The One-Sided Valentine to the Anti-GMO Movement

Farmer Gene

The Huffington Post recently posted a blog countering Newsweek‘s piece “Glyphosate Now the Most-Used Agricultural Chemical Ever.”  

The blog was titled Newsweek’s One-Sided Valentine to the Anti-GMO Movement and was authored by Julie Kelly and Amy Porterfield Levy. Julie is a cooking teacher, food policy writer in Orland Park, IL and has been published in the WSJ, Chicago Tribune, Forbes, National Review and The Hill. Amy is a mother, writer, and activist.

This note worthy blog is worth taking the time to read because it argues  that individuals should use a level-headed approach when making decisions on whether or not they should eat or avoid foods containing Genetically Modified Organisms (GMOs) and certain pesticides. They also call on the media to provide both sides of the GMO debate when reporting on the issue. It was done very well:

Anatomy of a Newsweek Valentine to the Anti-GMO Movement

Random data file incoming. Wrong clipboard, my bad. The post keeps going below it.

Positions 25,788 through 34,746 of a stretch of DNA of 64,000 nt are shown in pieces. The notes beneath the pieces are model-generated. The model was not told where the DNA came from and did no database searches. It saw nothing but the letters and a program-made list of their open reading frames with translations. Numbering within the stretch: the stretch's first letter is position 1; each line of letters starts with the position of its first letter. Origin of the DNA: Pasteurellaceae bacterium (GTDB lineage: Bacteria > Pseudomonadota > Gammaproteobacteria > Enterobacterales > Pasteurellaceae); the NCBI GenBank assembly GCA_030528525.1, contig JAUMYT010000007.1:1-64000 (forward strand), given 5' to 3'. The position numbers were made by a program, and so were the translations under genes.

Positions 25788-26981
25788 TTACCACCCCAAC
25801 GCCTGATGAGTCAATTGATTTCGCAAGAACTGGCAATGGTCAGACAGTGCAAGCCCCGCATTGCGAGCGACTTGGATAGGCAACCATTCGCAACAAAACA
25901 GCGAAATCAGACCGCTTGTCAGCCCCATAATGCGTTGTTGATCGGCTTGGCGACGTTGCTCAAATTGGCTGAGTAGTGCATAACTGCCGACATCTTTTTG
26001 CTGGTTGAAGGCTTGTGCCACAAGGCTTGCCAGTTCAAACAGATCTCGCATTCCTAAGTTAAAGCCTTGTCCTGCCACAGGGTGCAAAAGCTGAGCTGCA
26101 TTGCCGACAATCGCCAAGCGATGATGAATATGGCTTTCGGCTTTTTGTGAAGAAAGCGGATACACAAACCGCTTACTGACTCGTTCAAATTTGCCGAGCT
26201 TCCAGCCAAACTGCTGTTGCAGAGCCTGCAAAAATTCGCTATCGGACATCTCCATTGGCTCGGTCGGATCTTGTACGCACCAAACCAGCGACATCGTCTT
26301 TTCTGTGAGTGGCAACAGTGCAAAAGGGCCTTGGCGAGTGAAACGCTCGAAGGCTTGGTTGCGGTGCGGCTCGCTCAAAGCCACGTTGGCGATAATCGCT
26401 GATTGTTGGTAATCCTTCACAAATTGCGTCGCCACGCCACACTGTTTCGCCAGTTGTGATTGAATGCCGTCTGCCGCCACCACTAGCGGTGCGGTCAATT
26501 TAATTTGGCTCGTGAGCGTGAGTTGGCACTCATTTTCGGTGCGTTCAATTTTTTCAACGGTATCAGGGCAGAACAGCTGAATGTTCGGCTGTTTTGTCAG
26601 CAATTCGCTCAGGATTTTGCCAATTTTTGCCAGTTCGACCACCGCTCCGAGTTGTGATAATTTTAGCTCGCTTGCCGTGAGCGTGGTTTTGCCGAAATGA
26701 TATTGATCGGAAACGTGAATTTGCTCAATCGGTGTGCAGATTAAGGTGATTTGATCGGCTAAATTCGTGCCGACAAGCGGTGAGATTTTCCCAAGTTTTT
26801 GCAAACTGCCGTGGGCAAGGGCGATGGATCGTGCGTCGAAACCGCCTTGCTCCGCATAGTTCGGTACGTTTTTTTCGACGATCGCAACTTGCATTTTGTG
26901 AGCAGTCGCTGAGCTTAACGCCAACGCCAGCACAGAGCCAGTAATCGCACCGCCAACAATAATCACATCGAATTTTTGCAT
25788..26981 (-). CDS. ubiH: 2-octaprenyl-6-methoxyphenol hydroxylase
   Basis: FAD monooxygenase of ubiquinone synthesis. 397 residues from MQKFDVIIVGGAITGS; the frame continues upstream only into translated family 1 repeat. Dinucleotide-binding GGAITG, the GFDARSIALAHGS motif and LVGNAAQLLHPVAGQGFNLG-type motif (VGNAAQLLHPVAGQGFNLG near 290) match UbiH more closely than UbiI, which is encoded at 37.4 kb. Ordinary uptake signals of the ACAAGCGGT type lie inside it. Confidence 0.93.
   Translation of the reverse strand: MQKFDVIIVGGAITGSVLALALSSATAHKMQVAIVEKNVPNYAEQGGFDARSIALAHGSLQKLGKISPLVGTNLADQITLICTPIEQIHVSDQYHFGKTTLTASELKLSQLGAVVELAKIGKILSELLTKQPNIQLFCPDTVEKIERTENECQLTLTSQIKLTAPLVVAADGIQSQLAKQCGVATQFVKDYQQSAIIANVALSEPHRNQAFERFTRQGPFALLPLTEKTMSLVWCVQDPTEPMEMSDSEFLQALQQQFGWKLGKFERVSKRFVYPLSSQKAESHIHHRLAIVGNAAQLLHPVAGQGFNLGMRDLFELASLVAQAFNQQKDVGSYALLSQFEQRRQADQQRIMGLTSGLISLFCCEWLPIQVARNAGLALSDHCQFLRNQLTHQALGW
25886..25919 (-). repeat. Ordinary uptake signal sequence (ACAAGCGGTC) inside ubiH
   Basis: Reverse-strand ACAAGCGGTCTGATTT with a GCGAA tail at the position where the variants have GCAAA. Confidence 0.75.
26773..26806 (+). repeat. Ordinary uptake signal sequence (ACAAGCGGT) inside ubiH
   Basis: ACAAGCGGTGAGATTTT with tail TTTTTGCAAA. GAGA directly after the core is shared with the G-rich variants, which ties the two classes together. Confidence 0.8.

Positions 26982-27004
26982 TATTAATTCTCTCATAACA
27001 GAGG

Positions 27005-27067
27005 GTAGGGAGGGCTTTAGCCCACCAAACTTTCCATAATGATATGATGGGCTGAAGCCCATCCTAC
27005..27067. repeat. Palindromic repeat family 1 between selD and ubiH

Imagine a press call like this:

Giant Oil Company Executive: We are here to talk to a scientist who has authored a new study called: “Huffing Oil Prevents Cancer”

: I estimate that those who have huffed oil every day for 22 years will never get cancer. Based on my study, all people should buy more oil and huff it daily.

Reporter: That is a great headline. I will write this story in 4 hours.

Giant Oil Company Executive
: Here is a list of references and links.

Scientist: I am a scientist. You do not need to verify or fact-check.

Reporter: I love oil! I will write it a Valentine.

Far-fetched? Well, not really. This happens routinely in media coverage about GMOs. For the most part, press coverage goes something like this: The Good Guys (organic companies and environmental organizations) vs. The Bad Guys (biotech, agriculture, and food companies). The good guys are called “consumer groups” and the bad guys are called “industry.” Bad guys spend all the money, lie to consumers and poison the planet: good guys are just struggling, selfless “non-profits” trying to save us from Monsanto.

And last week, one of us (Julie), got an inside view into how easy it is to spin anti-GMO information and how easy it is to get at least one reporter to swallow it whole.